Don't Get Burned by Contract Boilerplate
By: Jonathan T. Howe
Association meeting professionals are accustomed to dealing with contracts. But with their attention focused on venue facilities, dates, room rates, and other important matters, planners often overlook the "boilerplate," the legalese at the end of almost every contract that makes most people's eyes glaze over. Whether you're contracting with a hotel, convention center, or other meeting location, if you ignore the boilerplate, you're making a big mistake that can land your organization in hot water.
Here are six contract trouble spots to watch for:
Dispute resolution. Many association executives sign contracts providing that any dispute arising out of the contract will be settled in accordance with the Commercial Rules of Arbitration of the American Arbitration Association. What many do not realize is that the clause does not require that AAA handle the arbitration, only that its rules apply. That may be fine if it's what you intended, but it's not fine if you want to ensure that AAA will be the arbitrating agency. Also, by "incorporating by reference" the AAA Commercial Rules, the clause makes them just as much a part of the contract as if they were set out in full in the document. "Incorporation by reference" is a red flag; when you see it, ask, what are we really agreeing to?
Choice of law and venue. These clauses dictate which state's or country's law will apply to the contract. Often it will be the jurisdiction where the proposer of the contract is located. Does that work for you? If not, you should consider what law you want to apply.
Similarly, choice-of-law clauses will often dictate where any litigation or legal proceedings must be heard. If you are located in Oklahoma City, you may wish to have disputes heard in Oklahoma City, but the other party may not agree. You don't want to find that out after a problem arises and you have already signed a contract requiring that disputes be handled in the other party's hometown. This point is negotiable, so pay attention before signing.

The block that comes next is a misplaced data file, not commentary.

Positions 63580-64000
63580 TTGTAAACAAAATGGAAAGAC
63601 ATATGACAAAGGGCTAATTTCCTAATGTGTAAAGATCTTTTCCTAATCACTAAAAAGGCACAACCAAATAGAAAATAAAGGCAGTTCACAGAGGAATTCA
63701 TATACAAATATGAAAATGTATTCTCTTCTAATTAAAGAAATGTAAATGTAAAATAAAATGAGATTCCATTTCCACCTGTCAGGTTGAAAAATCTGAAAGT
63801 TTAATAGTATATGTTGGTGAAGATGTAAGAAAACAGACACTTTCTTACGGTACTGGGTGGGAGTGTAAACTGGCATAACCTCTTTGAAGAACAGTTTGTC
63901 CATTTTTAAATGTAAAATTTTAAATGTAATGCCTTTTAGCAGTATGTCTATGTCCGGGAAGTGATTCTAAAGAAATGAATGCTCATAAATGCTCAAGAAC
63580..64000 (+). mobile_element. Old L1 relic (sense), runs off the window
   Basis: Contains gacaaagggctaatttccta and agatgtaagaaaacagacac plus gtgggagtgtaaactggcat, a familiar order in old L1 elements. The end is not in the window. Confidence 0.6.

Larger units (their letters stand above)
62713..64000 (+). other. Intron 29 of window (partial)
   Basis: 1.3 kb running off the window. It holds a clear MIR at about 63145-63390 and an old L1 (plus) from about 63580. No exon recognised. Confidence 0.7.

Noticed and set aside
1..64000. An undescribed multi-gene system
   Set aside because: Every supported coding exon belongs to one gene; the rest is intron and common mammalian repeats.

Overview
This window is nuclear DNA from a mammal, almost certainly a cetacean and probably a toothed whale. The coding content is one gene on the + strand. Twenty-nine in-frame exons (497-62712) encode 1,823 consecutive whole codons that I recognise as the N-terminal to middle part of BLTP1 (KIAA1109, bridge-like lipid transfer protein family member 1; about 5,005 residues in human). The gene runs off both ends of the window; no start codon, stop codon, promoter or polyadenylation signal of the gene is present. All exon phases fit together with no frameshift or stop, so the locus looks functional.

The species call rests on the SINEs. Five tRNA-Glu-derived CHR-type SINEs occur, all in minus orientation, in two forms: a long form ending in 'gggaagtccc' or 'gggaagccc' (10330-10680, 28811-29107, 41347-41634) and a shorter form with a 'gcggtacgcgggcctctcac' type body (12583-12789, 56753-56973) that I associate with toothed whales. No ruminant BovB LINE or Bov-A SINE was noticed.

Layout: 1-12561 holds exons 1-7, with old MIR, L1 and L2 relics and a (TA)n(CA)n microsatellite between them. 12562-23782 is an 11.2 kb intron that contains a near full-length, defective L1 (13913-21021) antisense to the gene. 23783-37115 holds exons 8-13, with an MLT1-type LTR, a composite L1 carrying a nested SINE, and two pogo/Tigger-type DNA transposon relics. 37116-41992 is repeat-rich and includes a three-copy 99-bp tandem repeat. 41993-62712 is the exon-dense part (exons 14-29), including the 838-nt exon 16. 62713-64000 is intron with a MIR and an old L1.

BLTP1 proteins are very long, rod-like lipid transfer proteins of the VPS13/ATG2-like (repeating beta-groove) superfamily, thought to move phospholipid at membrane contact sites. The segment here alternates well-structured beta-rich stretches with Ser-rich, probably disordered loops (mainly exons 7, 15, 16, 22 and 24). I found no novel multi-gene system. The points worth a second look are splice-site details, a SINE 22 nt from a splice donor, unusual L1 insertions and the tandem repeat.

Prevailing party. Many contracts state that whoever loses in arbitration or litigation must pay the legal fees and expenses of the prevailing party. Sometimes this language encourages aggrieved parties to pursue small claims that they otherwise would not pursue if they feel confident they will win, because they know they will eventually recover their fees. Generally, you should try to have this language removed from the contract.
Notice. Contracts typically state that one party must give notice to the other in certain circumstances or when certain events take place, but the language is silent about where or to whom notice must be given. I encourage clients to include the name and address of their attorney for purposes of receiving notice.
"Wrap-up" clause. This clause provides that the proposed agreement replaces any other agreements, discussions, and oral understandings between the parties. This means that the signed, written agreement binds the parties, and even if you believe that something has been agreed to outside the contract, that outside agreement is not binding.
Identification of parties. Knowing with whom you are dealing sounds easy, but it's not always obvious. You may think the other party to the agreement is a brand-name hotel, but the brand may not be the owner. You need to know who will ultimately have legal responsibility for fulfilling the contract, and so proper identification of the parties who are to be bound is imperative.
A related question is who has the authority to sign and bind the other party. When signing the contract, it is generally advisable to go as far up the chain of command as possible. If you can get the general manager of the hotel to sign, you may have better access to the general manager if issues arise later.
Meeting-related contracts are full of hot spots where unexpected legal issues can bubble up. With help from counsel, you can ensure that these issues don't boil over after the agreement is signed.
Jonathan T. Howe is senior and founding partner with Howe & Hutton, Ltd., in Washington, DC. Email: email@example.com